You can convert your conventional IRA savings to a Roth IRA – but should you or shouldn’t you? Well like anything, there are obviously some factors that would support your decision of conversion while there are some that don’t.
Here are the pros and cons that would help you make the right decision about whether or not you should convert your IRA.
Merits of Conversion
Save taxes in long run – If you convert some or the entire amount in your traditional IRA account to Roth, you need to pay income tax on the converted amount that year. Even so, it might be a smart decision if you end up in a higher marginal tax bracket afterward or if overall tax rates rise. Once you’ve paid due taxes on that amount, it becomes tax-free thereafter, irrespective of whether or not the tax rates change. Moreover, the money you earn in that account is completely tax-free. On the other hand, money in a traditional IRA is tax free until it is withdrawn. But when you take it out, you need to pay taxes on original contribution as well as the amount it has earned over time.
Avoid RMDs and unwanted penalties – In case of traditional IRA, you have to take out certain percentage of the money from your account every year as you reach a specified age. Or else, you may have to face huge tax penalty – 50% of what you didn’t withdraw, while you’ll owe income tax on the amount you take out. But with a Roth, Required Minimum Distribution (RMD) is never mandatory throughout your lifetime. If you don’t need to withdraw any money from your Roth account, you can keep the money intact. But, if you need to take out the money and you’re under 59 ½, you can do it but not its earnings – without penalty.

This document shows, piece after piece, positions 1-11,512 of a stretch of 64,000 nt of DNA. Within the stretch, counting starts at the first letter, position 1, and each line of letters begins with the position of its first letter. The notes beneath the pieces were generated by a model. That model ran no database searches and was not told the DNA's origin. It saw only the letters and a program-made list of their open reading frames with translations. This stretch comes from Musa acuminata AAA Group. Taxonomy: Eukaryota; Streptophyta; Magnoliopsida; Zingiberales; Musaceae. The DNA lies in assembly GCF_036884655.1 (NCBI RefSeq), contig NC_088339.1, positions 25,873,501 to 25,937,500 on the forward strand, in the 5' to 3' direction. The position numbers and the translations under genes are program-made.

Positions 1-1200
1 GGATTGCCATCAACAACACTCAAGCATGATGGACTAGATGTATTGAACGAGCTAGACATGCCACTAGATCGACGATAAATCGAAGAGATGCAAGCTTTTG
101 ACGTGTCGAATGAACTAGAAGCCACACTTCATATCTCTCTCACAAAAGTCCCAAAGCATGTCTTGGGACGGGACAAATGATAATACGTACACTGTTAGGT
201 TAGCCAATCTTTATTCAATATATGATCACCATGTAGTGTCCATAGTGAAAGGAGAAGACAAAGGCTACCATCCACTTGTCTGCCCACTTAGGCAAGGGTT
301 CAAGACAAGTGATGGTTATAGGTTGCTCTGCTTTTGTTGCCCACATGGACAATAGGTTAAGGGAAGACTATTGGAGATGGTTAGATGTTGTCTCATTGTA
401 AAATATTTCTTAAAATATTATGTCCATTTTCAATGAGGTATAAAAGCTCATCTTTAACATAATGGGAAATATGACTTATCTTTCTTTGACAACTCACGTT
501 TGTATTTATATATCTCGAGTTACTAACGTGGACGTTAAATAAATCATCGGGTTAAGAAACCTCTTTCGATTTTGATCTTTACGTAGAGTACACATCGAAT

If you want to opt for a Roth IRA but earn too much so you can contribute, converting your money in traditional IRA to a Roth is the only possible option.
Demerits of Conversion
May have to pay more in taxes in long run – Conversion from a traditional IRA to a Roth makes sense only if the income tax rates rise in future. Also like many retired people, if you belong to a lower tax bracket later, it would be better not to convert.
May face huge tax bill – Depending on the amount you convert, your tax bill may be quite large and the money you have to pay has to come from some other source. If you want to pay off the taxes by taking out extra bucks from your traditional IRA account, you may have to pay a 10% early withdrawal penalty provided you’re under age 59 ½ . Even if you don’t have to pay any penalty, you’ll still reduce your retirement savings towards tax payment. Getting money from a non-retirement account would be a better option though not a perfect one.
So considering the above facts, it can be said that converting your traditional IRA into a Roth IRA provides tax-free income in the long run. But you have to pay the taxes on the saved amount now at a rate that may or may not be higher than what you’ll owe during retirement.
Sam is a passionate blogger and a news editor. She regularly writes for her blog. She also contributes in leading news sites like DX.